Museum of New Mexico
The Museum of New Mexico was established in 1909 by the Territorial government of New Mexico under House Bill 100. This pre-statehood legislation mandated that the Museum of New Mexico (MNM) be housed with the School of American Archaeology in the Palace of the Governors.Over the years, the Museum of New Mexico grew and reorganized several times to include the New Mexico Museum of Art, Laboratory of Anthropology, Museum of International Folk Art and the historic sites of Coronado, Fort Selden, Bosque Redondo Memorial at Fort Sumner, Jémez, Lincoln, and El Camino Real Historic Trail Site. The Museum of New Mexico was eventually reorganized under the Department of Cultural Affairs (DCA), which was established in April 2003 after Governor Bill Richardson signed legislation elevating the former Office of Cultural Affairs to Cabinet-level status.
Traveling Exhibits Program (1909-2005)
The Museum of New Mexico Traveling Exhibits Program was the first museum traveling exhibits program in the United States and the longest running until it was discontinued in 2005.
Edgar L. Hewett, the first director of the Museum of New Mexico in Santa Fe, established the vision for the museum's traveling exhibits program in 1909, the year the museum was founded. Artifacts from excavations at two archaeological sites, Rito de los Frijoles (later renamed Bandelier National Monument), and Puye, were circulated and presented in facilities including high schools, chambers of commerce, women's clubs, and public libraries. During the 1930s the museum had a large WPA program, which organized rotating exhibits that traveled to fourteen communities. The program was suspended between 1941-1943 when the war effort made it impossible to continue. In 1944, after a trip around the state by museum officials, community contacts were renewed, and a new plan was hatched to travel exhibits of New Mexico artists. Before the end of the year, six communities had signed on for "Museum of New Mexico Traveling Exhibitions", a series of one-person exhibits that could be booked bi-monthly or quarterly. The service was free of charge, but in return the Museum of New Mexico requested that participating communities establish fine arts committees to handle local arrangements and host opening receptions for the public.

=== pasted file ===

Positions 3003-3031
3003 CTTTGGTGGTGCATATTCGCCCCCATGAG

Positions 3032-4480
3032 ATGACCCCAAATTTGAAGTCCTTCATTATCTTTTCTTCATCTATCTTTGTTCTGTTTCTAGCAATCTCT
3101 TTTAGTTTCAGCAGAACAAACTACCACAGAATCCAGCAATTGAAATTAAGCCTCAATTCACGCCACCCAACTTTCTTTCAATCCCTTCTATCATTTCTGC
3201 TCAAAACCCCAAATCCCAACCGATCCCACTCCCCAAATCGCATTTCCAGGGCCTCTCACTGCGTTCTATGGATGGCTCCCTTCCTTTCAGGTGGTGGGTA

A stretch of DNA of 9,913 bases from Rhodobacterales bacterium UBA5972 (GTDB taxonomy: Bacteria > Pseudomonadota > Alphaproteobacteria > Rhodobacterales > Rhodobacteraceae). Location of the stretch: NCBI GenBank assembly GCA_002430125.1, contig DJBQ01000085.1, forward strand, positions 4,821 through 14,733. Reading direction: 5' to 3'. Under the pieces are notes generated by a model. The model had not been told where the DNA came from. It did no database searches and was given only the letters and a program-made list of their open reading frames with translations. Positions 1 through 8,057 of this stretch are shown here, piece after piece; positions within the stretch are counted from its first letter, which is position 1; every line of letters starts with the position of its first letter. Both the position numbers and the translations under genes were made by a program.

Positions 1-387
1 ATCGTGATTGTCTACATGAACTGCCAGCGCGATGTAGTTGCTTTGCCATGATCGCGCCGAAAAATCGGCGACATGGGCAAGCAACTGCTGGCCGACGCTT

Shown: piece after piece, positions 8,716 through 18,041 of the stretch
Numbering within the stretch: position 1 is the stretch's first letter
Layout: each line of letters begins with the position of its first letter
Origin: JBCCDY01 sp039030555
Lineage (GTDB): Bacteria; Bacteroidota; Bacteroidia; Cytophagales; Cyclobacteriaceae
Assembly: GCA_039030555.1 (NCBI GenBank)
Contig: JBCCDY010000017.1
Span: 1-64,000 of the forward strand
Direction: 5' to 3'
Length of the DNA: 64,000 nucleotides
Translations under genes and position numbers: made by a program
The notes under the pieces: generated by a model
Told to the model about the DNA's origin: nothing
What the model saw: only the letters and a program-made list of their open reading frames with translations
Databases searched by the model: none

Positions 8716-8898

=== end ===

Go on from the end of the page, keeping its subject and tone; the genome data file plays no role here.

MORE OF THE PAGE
The fine arts exhibitions program, as it was known, provided rural communities throughout New Mexico with cultural experiences and access to the art of their state with the goal of increasing public appreciation of art. At the same time, the artists selected for these one-person shows gained exposure, with the goal of boosting the sale of their work. The shows were curated by museum personnel but the works were borrowed from the artists, who offered them for sale. In addition to these one-person shows, in 1945-46 museum curators organized theme shows drawn from the collections that highlighted the artistic traditions of the state, such as "New Mexico Retablos", "New Mexico Indian Design", and "New Mexico Architecture". Each season a museum curator would travel around the state to meet with the fine arts committees and develop the exhibit schedules. The program grew from 14 to 21 participating communities.
In 1948 the fine arts exhibitions program organized its first show to travel nationally, the Blumenshein Retrospective Exhibition" featuring the work of Taos artists Ernest Leonard Blumenschein, a founding member of the Taos Society of Artists noted for paintings of Native American, New Mexico and American Southwest subjects. Out-of-state venues in Kansas City, Wichita, Dallas, Oklahoma City, Omaha, and Laramie paid for shipping and insurance. By the 1950-51 season eighteen communities in New Mexico and Texas booked shows.
- Hartley, Cody (2005). "Art in an arid climate : the Museum of New Mexico and the cultivation of the arts in Santa Fe" (Thesis). University of California.